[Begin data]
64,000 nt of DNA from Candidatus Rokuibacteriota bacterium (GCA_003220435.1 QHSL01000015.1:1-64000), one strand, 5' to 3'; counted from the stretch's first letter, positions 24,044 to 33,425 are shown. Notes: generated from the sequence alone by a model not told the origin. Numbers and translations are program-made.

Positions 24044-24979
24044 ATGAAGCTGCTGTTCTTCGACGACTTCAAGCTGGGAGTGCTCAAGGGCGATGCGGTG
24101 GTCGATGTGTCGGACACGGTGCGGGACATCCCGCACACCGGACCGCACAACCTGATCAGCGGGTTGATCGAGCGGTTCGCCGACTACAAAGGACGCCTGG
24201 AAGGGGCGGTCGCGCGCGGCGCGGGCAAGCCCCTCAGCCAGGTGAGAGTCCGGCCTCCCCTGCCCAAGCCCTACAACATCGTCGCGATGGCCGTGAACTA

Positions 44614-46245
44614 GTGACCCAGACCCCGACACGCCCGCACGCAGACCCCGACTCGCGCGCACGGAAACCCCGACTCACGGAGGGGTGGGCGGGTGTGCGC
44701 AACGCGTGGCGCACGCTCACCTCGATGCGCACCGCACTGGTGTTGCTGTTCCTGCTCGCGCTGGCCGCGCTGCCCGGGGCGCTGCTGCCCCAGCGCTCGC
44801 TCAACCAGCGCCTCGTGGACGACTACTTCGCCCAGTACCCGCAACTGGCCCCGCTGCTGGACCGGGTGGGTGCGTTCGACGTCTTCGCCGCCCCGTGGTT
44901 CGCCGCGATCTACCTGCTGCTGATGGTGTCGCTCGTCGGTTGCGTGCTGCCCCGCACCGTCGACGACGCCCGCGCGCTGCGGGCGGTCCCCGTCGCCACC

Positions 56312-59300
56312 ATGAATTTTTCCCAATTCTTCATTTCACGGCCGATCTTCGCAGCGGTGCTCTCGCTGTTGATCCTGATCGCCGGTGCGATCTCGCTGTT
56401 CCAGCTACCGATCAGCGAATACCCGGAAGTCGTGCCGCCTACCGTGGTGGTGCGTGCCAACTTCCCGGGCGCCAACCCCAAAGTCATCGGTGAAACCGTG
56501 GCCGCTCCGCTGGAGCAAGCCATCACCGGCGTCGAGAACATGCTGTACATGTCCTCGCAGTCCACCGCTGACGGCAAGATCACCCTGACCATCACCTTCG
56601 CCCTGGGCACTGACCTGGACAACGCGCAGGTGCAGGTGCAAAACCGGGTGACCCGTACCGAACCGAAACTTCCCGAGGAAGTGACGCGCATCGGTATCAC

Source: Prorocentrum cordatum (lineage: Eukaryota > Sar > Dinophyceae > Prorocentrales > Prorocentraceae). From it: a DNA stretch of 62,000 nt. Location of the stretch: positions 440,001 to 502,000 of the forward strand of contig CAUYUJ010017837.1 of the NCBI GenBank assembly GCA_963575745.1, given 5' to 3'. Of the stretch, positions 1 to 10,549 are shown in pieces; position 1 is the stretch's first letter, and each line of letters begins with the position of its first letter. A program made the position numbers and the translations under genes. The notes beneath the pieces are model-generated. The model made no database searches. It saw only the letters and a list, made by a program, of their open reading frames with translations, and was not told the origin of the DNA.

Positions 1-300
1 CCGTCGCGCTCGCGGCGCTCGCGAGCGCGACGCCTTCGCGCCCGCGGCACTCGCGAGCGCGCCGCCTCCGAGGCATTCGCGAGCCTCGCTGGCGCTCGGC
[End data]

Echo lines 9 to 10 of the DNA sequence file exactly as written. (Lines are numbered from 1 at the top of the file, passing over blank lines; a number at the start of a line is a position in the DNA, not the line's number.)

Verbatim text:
44801 TCAACCAGCGCCTCGTGGACGACTACTTCGCCCAGTACCCGCAACTGGCCCCGCTGCTGGACCGGGTGGGTGCGTTCGACGTCTTCGCCGCCCCGTGGTT
44901 CGCCGCGATCTACCTGCTGCTGATGGTGTCGCTCGTCGGTTGCGTGCTGCCCCGCACCGTCGACGACGCCCGCGCGCTGCGGGCGGTCCCCGTCGCCACC